1.Introduction

This paper studies the performance of four foreign exchange market’s common strategies that were also documented in (^{James, 2012}). These are Carry Trade, Momentum, Reversal and Value. Among the strategies, the Carry Trade stands out; as it presents the greatest excess of returns (^{Castillo, 2015}). Carry Trade continues to be a popular strategy, (^{Burnside, 2011}a) proves that even if the risk of catastrophic losses is hedged using options, this kind of strategies continue to generate excess of returns. This strategy is based on the sign of the interest rate differential between a foreign currency and the US dollar. Another approach to implement the carry strategy was presented by (^{Lustig, 2007}) and used by (Lustig, 2011) and (Menkhoff, 2011); it is based on sorting the currencies and dividing them in portfolios according to the magnitude and sign of the currency interest rate differential (^{Patton, 2008}).

For the momentum strategy the idea is to follow the short term trend observed in the currency. The most common is using the previous returns or their average. (Barroso, 2012) suggest that there is evidence that the three months average contains information about the future behavior of the currency. (^{Menkhoff, 2012}) shows that the predictive power of the previous return decreases when we consider returns which are further back in time or when the position is maintained for a long time. The three months period also was used by (^{Kroencke, 2011}) while (^{Burnside, 2008}) and (^{Rafferty, 2012}) suggest to consider only the previous month or a twelve months lag, for which found that they contain relevant information. This approach was also applied in (^{Asness, 2013}) without considering the most recent lag to discard the possibility of liquidity problems. Other approaches used for the momentum are based on the technical analysis. In fact, in a survey presented by (^{Sarno, 2002}), they show that a significant number of traders follow the indicators of the Technical Analysis to take decisions about their positions in currencies.

In the case of the Reserval and Value strategies, both are based on the mean reversion property, the idea is to try to take advantage of the misalignment of the currency for its long term mean expecting a correction. These strategies were implemented in papers such as (^{Asness, 2013}) and (Barroso, 2012) the approach changes from one reference to another. In particular (Barroso, 2012) did not obtain significant results with the Value strategies based on the real exchange rate. In our approach we reintroduce the idea of using the real exchange rate for the Value strategy to predict the returns and the deviation of the real exchange rate with respect to its long term mean. To calculate the long term tendency we use (^{Hodrick,1997}) filter which has been used in the real equilibrium exchange rate for stochastic equilibrium models. For the reversal we use the nominal exchange rates and take as a reference the previous five years’ spot rate and using the uncovered interest parity calculate the expected value of the exchange rate taking into account the interest rate differential for the day that we want to compare to current exchange rate to determine if there is a misalignment.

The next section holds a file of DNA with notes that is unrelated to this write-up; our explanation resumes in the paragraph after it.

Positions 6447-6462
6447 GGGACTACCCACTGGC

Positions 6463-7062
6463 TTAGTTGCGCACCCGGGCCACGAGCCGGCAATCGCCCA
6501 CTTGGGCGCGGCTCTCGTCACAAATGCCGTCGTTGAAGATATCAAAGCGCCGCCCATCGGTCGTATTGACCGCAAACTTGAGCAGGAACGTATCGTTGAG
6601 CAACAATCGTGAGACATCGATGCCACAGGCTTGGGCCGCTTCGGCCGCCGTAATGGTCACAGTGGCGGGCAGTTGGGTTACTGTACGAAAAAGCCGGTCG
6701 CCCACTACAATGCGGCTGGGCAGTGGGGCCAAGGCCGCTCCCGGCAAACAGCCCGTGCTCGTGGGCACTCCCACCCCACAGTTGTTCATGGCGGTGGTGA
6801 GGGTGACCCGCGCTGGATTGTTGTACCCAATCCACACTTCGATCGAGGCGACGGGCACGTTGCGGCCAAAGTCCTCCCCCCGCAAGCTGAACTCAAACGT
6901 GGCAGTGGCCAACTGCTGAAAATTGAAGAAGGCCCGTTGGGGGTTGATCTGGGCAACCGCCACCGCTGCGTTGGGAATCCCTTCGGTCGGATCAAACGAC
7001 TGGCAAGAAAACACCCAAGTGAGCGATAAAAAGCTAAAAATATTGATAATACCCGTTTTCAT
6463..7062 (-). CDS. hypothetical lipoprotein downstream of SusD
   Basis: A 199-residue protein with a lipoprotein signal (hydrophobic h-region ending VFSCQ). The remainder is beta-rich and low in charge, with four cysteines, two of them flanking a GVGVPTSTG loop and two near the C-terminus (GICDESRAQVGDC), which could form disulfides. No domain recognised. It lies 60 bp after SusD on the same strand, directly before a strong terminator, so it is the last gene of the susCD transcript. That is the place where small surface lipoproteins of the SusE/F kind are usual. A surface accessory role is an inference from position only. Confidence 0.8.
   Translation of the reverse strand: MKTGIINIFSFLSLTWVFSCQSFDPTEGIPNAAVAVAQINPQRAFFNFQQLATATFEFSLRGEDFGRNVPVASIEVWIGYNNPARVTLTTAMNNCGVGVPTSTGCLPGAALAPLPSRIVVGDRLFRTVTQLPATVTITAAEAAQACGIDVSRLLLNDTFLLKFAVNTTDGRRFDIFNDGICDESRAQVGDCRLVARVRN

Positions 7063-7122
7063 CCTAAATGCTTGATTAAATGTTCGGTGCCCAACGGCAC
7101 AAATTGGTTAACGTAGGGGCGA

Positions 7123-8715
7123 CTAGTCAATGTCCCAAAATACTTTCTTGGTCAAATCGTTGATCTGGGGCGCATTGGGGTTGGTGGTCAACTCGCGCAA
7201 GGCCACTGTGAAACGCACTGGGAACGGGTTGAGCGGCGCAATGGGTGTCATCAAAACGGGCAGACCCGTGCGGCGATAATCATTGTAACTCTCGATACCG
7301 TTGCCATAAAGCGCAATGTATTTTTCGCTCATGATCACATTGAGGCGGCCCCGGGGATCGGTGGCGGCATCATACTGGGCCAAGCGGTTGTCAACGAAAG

The characteristics of each currency are the signals of the strategies previously constructed and it is assumed that they contain all the available information of the currency. This approach is only based on the estimation of five parameters that are assumed to be constant through time and each one is related with one characteristic and does not depend on the number of assets in the portfolio. The parsimony of the model makes it tractable to estimate the weights in which great number of assets will be invested. In the second part of the section we implement the model using the constant relative risk aversion (CRRA) utility function and a linear portfolio policy. The optimization takes into consideration the relation between the characteristic and the expected returns, and by the selection of the CRRA the optimization penalizes high volatility, negative skewness, and the excess of kurtosis. The estimated parameters only deviate from zero if they offer relevant information about the future behavior of the currency and if the combination of the parameters offers an attractive investment opportunity.

The document is divided in 7 sections, in second-one it is exposed the basics of a currency portfolio including the transaction cost, the computations of the returns and the inheritance of the positions. In the third, fourth and fifth sections each strategy is described and analyzed.

In the sixth section, we perform the parametric portfolio optimization based on the currencies’ characteristics. Finally in the seventh we present conclusions.

2.-The Foreign Exchange Market, Forwards and Currency portfolio

The foreign exchange market consists of all the currencies that are traded in the world, which are approximately 150. There are certain characteristics that make this market special in contrast with others, such as its decentralization, the liquidity due to the volume of trades in this market and the fact that in this market some currencies trade for 24 hours, in particular for those that are in Continuous Linked Settlement (CLS). In line with the development of the foreign exchange market the bid-ask spread has been decreasing particularly in the spot market. This has been reducing the transaction cost, which we can measure for the spot and forward prices as follows: